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Beginner explanations and setups

post #1 of 16
Thread Starter 

Hello, first post here, and really on any forum. I recently discovered "audiophile" and I know there is some different views on the word but that's not why I am here. 

 

I have some Vmoda M100s and they got me into the quality sound world. I know there are much better headphones so bear with me. I have a yamaha reciever and pioneer speakers along with a pioneer subwoofer. They are extremely basic best buy stuff. So thats what I have as a system right now. On to the main issue.

 

 I am very new to sound systems apart from hooking headphones to an ipod or connecting the speakers wires to the back of my reciever and am hoping someone can explain amps, pre amps, dac, and how to hook them up to speakers and headphones. 

 

So if anyone or multiple people can explain each or at least one of these and then how it hooks up to other pieces of the system that would be wonderful. And if anyone has advice on when/how to understand db and hz that would be nice too.

 

Sorry for being so new, just looking to get started and understand more about everything. Hope to hear from some of you guys

cheers

post #2 of 16
Hmm - the most basic questions are often the hardest to answer.

I think we better start with a few common and basic terms:

1) Media - the media is where the content you will ultimately listen to with your ears (music, speech, etc) is stored. In general, there are two types of media.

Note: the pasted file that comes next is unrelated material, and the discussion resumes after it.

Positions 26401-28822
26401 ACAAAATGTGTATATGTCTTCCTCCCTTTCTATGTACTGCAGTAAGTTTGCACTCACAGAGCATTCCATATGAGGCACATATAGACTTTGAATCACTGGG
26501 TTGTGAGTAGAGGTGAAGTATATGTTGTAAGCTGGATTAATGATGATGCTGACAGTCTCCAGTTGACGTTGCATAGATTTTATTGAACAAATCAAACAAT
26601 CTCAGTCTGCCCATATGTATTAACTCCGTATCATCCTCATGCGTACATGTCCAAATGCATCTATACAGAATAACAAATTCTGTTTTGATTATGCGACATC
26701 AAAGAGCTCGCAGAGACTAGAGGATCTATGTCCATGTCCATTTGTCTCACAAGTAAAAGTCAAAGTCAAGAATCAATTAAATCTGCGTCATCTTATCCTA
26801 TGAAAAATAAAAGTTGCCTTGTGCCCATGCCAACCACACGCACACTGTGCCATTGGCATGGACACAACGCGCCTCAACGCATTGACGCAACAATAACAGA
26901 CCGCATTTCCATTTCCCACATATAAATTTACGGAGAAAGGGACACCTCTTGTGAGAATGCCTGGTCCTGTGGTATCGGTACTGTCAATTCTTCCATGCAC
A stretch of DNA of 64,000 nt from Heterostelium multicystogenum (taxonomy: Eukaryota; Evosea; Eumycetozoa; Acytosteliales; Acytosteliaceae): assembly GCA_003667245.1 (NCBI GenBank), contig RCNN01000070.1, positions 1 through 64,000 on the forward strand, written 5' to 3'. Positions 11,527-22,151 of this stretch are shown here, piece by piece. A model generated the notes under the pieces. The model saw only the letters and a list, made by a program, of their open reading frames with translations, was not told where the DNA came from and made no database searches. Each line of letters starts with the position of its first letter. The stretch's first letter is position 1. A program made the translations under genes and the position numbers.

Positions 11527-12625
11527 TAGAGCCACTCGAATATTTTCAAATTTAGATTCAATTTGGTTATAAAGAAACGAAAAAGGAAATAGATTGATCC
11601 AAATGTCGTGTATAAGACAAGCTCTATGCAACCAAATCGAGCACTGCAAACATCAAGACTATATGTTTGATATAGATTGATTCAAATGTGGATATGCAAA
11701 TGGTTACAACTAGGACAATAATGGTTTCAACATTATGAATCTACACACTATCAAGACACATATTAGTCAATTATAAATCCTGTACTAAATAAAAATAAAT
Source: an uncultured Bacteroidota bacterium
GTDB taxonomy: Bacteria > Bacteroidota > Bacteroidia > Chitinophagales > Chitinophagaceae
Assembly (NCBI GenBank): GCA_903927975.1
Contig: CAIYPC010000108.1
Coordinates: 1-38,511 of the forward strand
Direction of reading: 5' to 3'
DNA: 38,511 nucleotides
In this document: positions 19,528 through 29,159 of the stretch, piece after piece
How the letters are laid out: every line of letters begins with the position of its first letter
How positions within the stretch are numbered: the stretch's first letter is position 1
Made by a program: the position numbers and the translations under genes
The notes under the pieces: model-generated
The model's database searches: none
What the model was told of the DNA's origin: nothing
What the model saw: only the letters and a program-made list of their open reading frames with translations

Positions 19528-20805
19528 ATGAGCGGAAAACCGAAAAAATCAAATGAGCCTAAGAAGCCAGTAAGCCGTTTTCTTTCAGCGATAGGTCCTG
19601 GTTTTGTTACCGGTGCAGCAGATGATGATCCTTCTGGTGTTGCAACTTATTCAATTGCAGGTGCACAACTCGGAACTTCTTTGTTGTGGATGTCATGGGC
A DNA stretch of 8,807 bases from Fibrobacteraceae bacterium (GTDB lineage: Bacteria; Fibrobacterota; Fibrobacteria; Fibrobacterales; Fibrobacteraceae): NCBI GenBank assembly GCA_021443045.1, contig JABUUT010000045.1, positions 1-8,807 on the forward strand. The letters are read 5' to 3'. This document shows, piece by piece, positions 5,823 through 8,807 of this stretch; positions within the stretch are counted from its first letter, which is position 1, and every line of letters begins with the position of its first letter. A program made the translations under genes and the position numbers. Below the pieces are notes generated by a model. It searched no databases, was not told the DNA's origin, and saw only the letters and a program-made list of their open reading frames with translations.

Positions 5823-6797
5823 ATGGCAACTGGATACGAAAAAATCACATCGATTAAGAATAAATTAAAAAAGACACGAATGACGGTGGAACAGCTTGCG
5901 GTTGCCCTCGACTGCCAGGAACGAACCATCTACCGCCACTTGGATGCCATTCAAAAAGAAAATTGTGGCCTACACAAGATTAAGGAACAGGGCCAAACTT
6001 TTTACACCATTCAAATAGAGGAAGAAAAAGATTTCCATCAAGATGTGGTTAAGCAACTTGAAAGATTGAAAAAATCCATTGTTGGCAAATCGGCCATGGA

a) Analog - this is the old, pre-computer, pre-CD, pre-ipod standard. A cassette tape, vinyl album and FM receiver are all examples of analog media. Audio (sound) is analog - the sound waves that hit your ear drums are analog.
b) Digital - audio can be encoded into a digital stream of 1s & 0s that can be then be stored as data on a CD or as an MP3 file. The encoded bits must ultimately be decoded back into analog sound waves before they reach your ear drum.

2) Source - the source is the device that first reads your Media and starts the chain that ends at your ears. Since media can be either analog or digital, so the source can also be analog or digital. But, it's actually even more complicated than that. A source holding digital media might output EITHER an analog signal or a digital signal. An ipod contains digital media and outputs an analog signal out the headphone port. A blu-ray player reads digital media (a blu-ray disk) and can either output a digital signal out the HDMI port or an analog signal out the Right & Left audio RCA jacks. A PC can also be either a digital or analog source. The headphone port on the PC outputs an analog signal. A digital signal can also be output a USB port.